Judith Lynn - A Story of the Sea
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Judith Lynn - A Story of the Sea


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The Project Gutenberg EBook of Judith Lynn, by Annie Hamilton Donnell This eBook is for the use of anyone anywhere at no cost and with almost no restrictions whatsoever. You may copy it, give it away or re-use it under the terms of the Project Gutenberg License included with this eBook or online at www.gutenberg.net
Title: Judith Lynn  A Story of the Sea Author: Annie Hamilton Donnell Release Date: February 4, 2009 [EBook #27986] Language: English Character set encoding: ASCII *** START OF THIS PROJECT GUTENBERG EBOOK JUDITH LYNN ***
Produced by Jeff Kaylin
Judith Lynn
A Story of the Sea
By Annie Hamilton Donnell
Copyright, 1906, By David C. Cook Publishing Co., Elgin, Illinois.
Chapter I.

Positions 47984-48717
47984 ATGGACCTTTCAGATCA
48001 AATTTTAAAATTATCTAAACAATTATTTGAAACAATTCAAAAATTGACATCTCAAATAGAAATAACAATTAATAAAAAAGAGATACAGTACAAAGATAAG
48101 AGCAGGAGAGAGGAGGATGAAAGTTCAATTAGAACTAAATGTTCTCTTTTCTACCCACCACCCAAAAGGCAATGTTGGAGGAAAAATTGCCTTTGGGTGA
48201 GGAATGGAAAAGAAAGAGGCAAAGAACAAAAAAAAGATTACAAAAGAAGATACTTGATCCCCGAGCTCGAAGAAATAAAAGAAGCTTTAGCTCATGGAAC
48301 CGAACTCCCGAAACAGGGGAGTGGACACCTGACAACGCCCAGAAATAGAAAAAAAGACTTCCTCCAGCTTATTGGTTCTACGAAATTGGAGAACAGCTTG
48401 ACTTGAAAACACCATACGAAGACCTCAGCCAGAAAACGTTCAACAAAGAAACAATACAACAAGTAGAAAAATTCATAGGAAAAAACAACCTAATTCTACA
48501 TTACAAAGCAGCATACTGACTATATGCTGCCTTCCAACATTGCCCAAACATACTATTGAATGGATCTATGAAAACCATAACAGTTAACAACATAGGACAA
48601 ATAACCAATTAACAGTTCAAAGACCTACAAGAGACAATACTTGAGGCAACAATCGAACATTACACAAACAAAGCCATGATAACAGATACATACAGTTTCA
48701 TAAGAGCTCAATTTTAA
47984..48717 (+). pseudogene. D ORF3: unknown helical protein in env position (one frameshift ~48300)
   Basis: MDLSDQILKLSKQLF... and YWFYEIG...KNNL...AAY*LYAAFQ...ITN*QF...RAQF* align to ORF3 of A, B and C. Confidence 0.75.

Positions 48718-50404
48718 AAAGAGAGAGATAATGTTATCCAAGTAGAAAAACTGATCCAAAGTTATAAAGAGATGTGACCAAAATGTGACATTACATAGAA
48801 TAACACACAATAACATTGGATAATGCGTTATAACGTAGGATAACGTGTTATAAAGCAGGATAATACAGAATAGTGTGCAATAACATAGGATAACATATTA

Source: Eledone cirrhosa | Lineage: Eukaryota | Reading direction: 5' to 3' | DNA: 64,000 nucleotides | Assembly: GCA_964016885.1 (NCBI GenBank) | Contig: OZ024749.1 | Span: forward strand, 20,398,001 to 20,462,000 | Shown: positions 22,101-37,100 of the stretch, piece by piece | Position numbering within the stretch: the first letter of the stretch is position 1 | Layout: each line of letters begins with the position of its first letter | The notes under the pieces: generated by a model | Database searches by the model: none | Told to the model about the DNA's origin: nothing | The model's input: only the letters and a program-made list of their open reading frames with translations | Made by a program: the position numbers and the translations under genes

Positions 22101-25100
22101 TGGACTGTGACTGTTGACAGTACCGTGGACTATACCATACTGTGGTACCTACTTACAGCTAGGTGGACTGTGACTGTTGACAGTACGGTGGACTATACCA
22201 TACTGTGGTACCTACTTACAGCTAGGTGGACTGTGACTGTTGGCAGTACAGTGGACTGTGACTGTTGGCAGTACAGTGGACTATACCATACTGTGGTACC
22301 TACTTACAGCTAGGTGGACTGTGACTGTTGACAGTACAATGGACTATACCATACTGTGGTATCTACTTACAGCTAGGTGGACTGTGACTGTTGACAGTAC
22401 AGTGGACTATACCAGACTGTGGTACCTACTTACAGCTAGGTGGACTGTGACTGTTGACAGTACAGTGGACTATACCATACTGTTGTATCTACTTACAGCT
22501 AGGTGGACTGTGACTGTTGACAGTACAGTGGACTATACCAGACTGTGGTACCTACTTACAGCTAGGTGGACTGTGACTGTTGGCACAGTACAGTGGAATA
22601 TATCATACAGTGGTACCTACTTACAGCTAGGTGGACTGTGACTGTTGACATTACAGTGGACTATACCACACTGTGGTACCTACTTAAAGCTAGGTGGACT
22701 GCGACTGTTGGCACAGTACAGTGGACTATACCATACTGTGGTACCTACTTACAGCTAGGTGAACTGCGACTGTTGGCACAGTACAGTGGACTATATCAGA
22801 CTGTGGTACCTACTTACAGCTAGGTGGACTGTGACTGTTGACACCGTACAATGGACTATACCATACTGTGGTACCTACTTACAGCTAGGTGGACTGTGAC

In Tarpaulin and oilskins she did not look like a Judith. Easily she might have been a Joseph or a James. So it was not really to be wondered at that the little girl in the dainty clothes—the little girl from The Hotel—should say, “Why!” “What is your name?” the Dainty One had asked. “Judith Lynn,” had answered the boy-one in oilskins. “Why!” Then, as if catching herself up at the impoliteness of such a little word in such a surprised tone—“I mean, please excuse me for thinking you were a boy,” the little Dainty One had added, in considerable embarrassment. And Judith had laughed—Judith’s laughs were rare, but the crisp, salty brightness of the sea was always in them. The sea was in everything about Judith. “I don’t wonder!” laughed Judith. “Me, with these togs on! But I guessyou’d be a boy when you went out to your traps—you can’t ’tend traps in skirts . Blossom calls me Judas with these on!” It was strange how suddenly the rather big voice—a voice has to be big to compete with the voice of the sea—grew soft and tender at the name of Blossom. In Judith Lynn’s rough, hard, salt-savored life Blossom was the one thing sweet and beautiful. Blossom was the little frail wisp of a child that Judith loved. This other child, here on the sand, watching her with friendly wonder, reminded her a little of Blossom. Anyway, they were both sweet and beautiful. “Traps?” queried this other child. “I didn’t know there were mice in the ocean! —you were going out on the ocean, weren’t you?” Again Judith’s rare, bright laugh. Children were such funny things!—Blossom was, too. “Lobster-traps,” she explained, when the laugh had laughed itself out. “I’m going out to mine to get the lobsters. Out there where those little specks of white are bobbing ’round on the water—don’t you see?” “I see some little specks—yes, they’re a-bobbing! Are thosetraps?“Mercy, no! The traps are sunk ’way down to the bottom o’ the sea! Those are nothing but the little wooden floats that tell me where the traps are. I couldn’t go hunting all over the bay, you know. “No—oh, no, you couldn’t go hunting all over the bay,” repeated the small, puzzled voice. The Dainty One was distinctly interested. “I s’pose, prob’ly, ever one of those little white s ecks has ot a fish line to it. I ho e the ’ve all